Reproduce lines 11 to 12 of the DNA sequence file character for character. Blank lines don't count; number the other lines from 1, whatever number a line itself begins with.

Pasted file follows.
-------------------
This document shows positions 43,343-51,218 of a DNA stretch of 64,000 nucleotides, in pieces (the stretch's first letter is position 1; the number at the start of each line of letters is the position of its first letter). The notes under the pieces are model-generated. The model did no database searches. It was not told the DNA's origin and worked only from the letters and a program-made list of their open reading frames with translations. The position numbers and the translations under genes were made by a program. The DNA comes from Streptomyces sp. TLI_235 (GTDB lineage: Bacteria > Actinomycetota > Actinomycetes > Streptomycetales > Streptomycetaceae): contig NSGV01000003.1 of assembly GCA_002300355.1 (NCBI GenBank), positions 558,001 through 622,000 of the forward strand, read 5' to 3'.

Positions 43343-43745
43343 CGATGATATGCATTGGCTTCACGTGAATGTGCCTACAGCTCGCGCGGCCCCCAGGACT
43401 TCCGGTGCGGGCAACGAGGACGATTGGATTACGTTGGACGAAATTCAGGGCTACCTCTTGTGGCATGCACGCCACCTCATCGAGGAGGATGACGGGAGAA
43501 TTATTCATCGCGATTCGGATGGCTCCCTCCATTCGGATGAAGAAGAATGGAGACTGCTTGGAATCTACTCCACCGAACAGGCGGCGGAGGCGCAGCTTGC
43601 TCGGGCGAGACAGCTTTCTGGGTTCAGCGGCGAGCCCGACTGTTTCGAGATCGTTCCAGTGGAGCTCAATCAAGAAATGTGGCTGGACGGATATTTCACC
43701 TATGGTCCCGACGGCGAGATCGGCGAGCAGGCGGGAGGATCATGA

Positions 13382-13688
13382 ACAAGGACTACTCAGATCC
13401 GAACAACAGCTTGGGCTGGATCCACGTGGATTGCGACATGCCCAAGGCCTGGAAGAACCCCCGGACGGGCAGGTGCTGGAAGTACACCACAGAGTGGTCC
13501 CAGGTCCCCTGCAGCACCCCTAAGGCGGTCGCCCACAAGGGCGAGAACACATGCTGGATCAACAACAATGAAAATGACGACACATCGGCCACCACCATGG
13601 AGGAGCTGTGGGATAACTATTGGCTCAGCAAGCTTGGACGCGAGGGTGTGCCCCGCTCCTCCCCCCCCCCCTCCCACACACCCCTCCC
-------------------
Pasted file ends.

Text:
13501 CAGGTCCCCTGCAGCACCCCTAAGGCGGTCGCCCACAAGGGCGAGAACACATGCTGGATCAACAACAATGAAAATGACGACACATCGGCCACCACCATGG
13601 AGGAGCTGTGGGATAACTATTGGCTCAGCAAGCTTGGACGCGAGGGTGTGCCCCGCTCCTCCCCCCCCCCCTCCCACACACCCCTCCC